Pearl Jam – Backspacer Gatefold Vinyl Edition (Universal)
We’ve had a week to judge whether this might well be the best Pearl Jam record we’ve ever heard and the verdict? It is.
Incredibly it sounds like the record Eddie Vedder and co. might have been expected to deliver at a time when hair metal dominated and grunge was in its infancy.
Influenced more by classic rock than the Seattle scene, it’s polished, often upbeat and always challenging. In fact, if you’ve always been put off Pearl Jam because of their roots then it’s time to give the band their due – and your time – in 2009.
If, on the other hand, you love Pearl Jam as the godfathers of grunge then you may well need to grapple with the past before embracing the future. It’s fair to say the band (or Vedder) has grown in leaps and bounds as a seriously ambitious songwriting power. There’s still the stark storytelling which made Ten such a treasure but Backspacer is a brave and often optimistic album.
Opener Gonna See My Friend sees Guns N Roses meet Nirvana in a magical mash-up which sets the spirited tone. The great riff and cool groove of Got Some moves things along nicely while lead single The Fixer is clearly influenced by the best in British guitar bands.
Of the six songs which spill across Side A on the vinyl edition Johnny Guitar is the standout tune with Vedder at his balladeering best. But those searching for classic PJ will find it in Just Breathe – vintage Vedder and just about the best riff the band has conjured in its celebrated career.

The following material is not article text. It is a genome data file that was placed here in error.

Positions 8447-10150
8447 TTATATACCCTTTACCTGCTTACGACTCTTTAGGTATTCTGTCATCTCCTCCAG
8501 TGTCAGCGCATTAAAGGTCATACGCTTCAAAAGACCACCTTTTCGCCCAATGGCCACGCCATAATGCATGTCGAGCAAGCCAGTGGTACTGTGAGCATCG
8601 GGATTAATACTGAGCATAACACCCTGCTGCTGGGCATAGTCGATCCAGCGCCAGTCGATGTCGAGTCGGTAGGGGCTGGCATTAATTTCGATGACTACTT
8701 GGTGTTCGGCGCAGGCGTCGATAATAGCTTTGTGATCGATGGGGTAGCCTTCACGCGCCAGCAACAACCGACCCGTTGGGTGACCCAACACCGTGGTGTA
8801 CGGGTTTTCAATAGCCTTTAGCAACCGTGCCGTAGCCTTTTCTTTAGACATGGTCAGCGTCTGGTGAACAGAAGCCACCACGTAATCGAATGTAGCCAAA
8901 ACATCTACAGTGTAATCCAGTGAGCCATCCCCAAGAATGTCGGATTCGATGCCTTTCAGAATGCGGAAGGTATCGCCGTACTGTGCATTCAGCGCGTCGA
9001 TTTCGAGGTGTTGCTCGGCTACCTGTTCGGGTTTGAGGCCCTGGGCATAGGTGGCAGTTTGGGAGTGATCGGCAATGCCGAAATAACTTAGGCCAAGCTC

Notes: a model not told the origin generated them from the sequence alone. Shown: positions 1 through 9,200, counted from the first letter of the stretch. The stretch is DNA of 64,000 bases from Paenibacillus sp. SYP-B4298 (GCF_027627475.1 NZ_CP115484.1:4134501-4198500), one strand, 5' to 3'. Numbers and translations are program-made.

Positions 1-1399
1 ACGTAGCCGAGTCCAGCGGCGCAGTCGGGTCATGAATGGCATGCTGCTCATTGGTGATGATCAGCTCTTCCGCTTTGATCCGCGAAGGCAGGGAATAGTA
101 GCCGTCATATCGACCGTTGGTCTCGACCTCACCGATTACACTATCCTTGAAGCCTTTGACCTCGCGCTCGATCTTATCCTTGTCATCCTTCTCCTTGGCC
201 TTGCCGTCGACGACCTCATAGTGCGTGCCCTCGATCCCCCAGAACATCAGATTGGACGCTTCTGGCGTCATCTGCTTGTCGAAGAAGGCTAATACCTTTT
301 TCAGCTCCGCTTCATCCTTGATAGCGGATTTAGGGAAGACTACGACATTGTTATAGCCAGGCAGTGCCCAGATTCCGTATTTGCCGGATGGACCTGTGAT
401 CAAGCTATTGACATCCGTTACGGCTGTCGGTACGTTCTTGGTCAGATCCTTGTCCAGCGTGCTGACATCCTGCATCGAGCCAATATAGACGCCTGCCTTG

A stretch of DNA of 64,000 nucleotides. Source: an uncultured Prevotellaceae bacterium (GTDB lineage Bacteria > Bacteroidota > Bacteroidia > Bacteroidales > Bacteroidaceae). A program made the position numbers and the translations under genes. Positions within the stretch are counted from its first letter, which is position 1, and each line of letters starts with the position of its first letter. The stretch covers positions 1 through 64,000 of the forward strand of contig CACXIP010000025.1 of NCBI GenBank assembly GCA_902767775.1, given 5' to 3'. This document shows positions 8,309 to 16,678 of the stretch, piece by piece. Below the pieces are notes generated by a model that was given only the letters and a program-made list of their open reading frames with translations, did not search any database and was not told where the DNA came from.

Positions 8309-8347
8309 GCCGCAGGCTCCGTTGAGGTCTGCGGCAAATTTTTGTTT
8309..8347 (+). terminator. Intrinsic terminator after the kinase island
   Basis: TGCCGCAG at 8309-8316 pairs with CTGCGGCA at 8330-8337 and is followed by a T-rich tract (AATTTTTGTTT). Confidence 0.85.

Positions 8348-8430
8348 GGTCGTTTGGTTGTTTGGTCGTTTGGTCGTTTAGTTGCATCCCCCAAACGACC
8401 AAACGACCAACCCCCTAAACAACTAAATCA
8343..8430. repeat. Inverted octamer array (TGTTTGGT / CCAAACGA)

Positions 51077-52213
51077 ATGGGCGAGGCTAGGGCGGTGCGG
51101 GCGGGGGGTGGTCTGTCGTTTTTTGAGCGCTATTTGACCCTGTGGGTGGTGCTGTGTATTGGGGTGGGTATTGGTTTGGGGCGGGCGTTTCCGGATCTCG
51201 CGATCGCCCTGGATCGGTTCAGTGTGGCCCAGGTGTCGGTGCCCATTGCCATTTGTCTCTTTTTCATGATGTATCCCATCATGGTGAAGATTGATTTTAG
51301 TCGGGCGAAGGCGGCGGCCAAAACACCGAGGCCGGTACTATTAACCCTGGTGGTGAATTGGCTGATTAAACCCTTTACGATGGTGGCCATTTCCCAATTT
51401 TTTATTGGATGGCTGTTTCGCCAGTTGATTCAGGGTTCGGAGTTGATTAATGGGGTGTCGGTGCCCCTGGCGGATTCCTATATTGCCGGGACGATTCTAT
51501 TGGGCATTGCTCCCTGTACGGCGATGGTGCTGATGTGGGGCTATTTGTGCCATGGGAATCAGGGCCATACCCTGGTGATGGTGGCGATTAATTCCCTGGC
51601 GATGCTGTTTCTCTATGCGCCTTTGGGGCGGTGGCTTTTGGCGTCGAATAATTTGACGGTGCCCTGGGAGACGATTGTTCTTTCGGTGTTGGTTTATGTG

Perhaps the biggest shock comes as you flip over to Side B. What follows is a stunning vocal and a track which moulds Keane, Coldplay and U2 with a touch of Seattle-inspired sensibility to create a soaring and soulful Unthought Known. Punk gets its opportunity to stride forth as Supersonic sees PJ step up the pace and Force Of Nature is a neat piece of classic rock work not too far removed from young US upstarts Black Stone Cherry.
This is not the Pearl Jam record we were expecting but on reflection it’s blown us away. If variety is the spice of life then Vedder and his buddies must be in one cool place right now. And of course their best work just sounds so much better on a solid piece of vinyl.
Double vinyl would have been even better but you still get a beefy gatefold sleeve and, where that second disc should have been, a 12-inch booklet crammed full of original artwork and the words behind the songs. It’s a useful companion to the recently reissued and sumptuos Ten/1990-92 package and puts a vibrant band where they belong.
rushonrock rated: 9/10 Tasty Jam